Alaska Bound

Posted by on Feb 13, 2013 in Alaska 2013 | Comments Off on Alaska Bound

Alaska Bound

Welcome to the first installment of my blog about an upcoming trip to Alaska, June 2013

This all began after Judy and I had flown our Bonanza to Idaho last summer and had an amazing adventure visiting some of the backcountry airstrips, albeit in a rental car rather than an airplane. This was mainly because the Super Cub was undergoing a massive restoration and not available for the trip. We had such a wonderful time camping and visiting with other pilots at Smiley Creek, Garden Valley and Johnson Creek that we hoped to return this summer in the Super Cub.

Recently, I was lurking on the Backcountrypilots forum, reading a thread on “Camping with the Airplane”. Some of the pilots were discussing a flight to Alaska in their Super Cubs following the annual fly-in at Johnson Creek airstrip in Idaho. I began to fantasize about joining them.

“You want to do what? Are you out of your mind?” That was my “Dammit Bird” trying to break through the clamor of my unbridled exuberance as I thought….fly toflying the cub to Alaska Alaska?  You know the Dammit Bird, he sits on our shoulders saying things like “You can’t fly all the way to Alaska from Texas in that little airplane. Do you know how much that will cost? You don’t know the procedures, you don’t know anyone who has done it, and besides…there are BEARS!” Hmmm….

As I tried to tune out the negative squawks from the bird, I posted a note on the forum that I might be interested. A couple of nights later, the phone rang and Lou Furlong was calling from Atlanta. “I understand you might be interested in flying with us to Alaska” said Lou. Now Lou is a retired FedEx pilot who has camped and flown extensively in Alaska. After an hour of discussion which consisted mainly of my asking questions and Lou reassuring me that it was (a) really going to happen and (b) I could join the group, I began to see the benefits.

Namely, the other pilots who are planning to go all have experience in flying to and around Alaska so I would be able to share in the “tribal knowledge” they possess. Also, flying as a group reduces the risk as others are nearby if mechanical issues arise. Plus, it is a really long trip and having other pilots along will make it more enjoyable. I explained to Lou that I needed to discuss it with Judy and think carefully about the logistics of the trip. After all, as the owner of a small flight training company, I have to consider the impact on my students and to realize the fact that when I am not teaching, I’m not getAlaska Glacierting paid. Could I really be gone for up to six weeks?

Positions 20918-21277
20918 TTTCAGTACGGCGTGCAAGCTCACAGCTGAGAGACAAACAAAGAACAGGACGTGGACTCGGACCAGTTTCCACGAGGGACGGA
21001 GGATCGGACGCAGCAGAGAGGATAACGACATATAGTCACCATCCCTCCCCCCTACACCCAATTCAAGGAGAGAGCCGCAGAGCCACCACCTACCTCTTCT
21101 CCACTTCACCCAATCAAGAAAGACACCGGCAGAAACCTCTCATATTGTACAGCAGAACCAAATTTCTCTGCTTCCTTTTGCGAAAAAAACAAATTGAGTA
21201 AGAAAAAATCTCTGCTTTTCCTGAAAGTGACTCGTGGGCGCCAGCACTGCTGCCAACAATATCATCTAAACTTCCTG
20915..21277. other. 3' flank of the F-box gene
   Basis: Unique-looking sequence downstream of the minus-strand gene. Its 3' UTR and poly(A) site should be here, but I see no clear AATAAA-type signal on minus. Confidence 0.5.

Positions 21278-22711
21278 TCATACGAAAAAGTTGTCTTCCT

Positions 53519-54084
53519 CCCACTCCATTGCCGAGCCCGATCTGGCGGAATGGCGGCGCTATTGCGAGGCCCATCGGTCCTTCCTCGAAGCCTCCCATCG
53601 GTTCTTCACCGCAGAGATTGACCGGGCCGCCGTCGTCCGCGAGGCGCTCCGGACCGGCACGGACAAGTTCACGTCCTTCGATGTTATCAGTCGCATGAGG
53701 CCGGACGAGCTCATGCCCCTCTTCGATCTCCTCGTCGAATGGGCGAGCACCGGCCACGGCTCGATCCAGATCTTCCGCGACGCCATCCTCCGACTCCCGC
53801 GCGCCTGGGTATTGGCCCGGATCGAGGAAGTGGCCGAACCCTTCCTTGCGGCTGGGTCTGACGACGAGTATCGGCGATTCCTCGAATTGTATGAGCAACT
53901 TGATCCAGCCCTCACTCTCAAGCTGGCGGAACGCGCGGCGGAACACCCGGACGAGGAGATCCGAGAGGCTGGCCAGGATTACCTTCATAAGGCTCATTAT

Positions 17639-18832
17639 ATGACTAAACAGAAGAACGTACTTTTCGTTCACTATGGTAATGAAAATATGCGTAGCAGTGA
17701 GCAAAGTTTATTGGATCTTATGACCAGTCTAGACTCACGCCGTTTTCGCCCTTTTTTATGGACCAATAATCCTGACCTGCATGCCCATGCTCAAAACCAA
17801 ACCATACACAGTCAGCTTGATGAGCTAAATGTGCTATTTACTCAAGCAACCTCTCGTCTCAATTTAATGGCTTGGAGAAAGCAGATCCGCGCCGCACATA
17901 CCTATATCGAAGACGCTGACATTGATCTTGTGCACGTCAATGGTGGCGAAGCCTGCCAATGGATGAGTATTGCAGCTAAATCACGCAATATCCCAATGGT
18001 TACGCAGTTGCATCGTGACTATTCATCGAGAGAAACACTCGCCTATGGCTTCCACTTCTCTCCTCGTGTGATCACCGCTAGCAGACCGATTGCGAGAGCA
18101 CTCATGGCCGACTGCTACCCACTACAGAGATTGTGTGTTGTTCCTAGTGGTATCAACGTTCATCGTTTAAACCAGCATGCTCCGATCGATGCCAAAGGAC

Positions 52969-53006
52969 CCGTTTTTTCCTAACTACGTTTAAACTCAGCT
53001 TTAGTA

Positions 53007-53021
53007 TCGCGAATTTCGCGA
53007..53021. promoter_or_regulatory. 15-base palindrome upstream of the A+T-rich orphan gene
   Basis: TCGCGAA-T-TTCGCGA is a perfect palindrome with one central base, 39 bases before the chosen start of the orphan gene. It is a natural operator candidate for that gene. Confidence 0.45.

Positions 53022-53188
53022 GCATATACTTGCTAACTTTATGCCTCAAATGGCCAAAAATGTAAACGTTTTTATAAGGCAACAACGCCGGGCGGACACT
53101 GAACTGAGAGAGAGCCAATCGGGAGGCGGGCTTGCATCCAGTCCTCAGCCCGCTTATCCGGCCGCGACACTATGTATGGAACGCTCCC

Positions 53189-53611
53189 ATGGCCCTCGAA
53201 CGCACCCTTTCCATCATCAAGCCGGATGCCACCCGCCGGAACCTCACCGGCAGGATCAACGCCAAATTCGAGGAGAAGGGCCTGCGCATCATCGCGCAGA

Judy, as usual, was on board from the first mention. She has always been amazingly supportive when I’ve proposed doing something far removed from normal. After the Haiti earthquake in 2010, I felt a strong call to go and help, knowing GA pilots could offer a unique service to people who needed help desperately. She knew it would be expensive and difficult, even dangerous, but she never hesitated in her support of our efforts. So, I was not surprised that she offered the same encouragement. “I know this is something you’ve dreamed about. The airplane is ready, you get to travel with pilots who have been there, done that, and besides, maybe I’ll fly up commercially and meet you.” She said. With that, I began to think about what it would take to make the trip a reality.

Next up, try to figure out some of the basics such as what to take, where to source the necessary gear, where to go once we arrive in Alaska, what procedures will need to be followed, including border crossings in the post-911 world, the best routes, weather considerations, and on and on… This is truly a case of “you don’t know what you don’t know!” But here is what I do know…flying a Super Cub to Alaska will be an amazing adventure.

Lane Wallace, who writes brilliantly for the Atlantic magazine and who used to write for Flying, has an interesting “take” on the whole adventure thing. She says this is part of a desire to live an interesting life. She also would say that there are some experiences that are only available to those who are willing to have them, and that these experiences often demand sacrifice. They are often not comfortable, requiring a committment to accept the challenges and risks involved. On the subject of risk, I believe that our view of the risks of any endevour varies with our understanding of the activity. I have a pretty good understanding of the risks associated with this type of flying and I feel confident in my ability to manage it. Besides, I am not seeking the “Oh my God!” moments, but rather want to explore what the trip has to offer in sharpening my awareness of the Alaska I’ve read so much about. I invite you to follow along on this adventure and welcome your thoughts, suggestions, ideas and comments.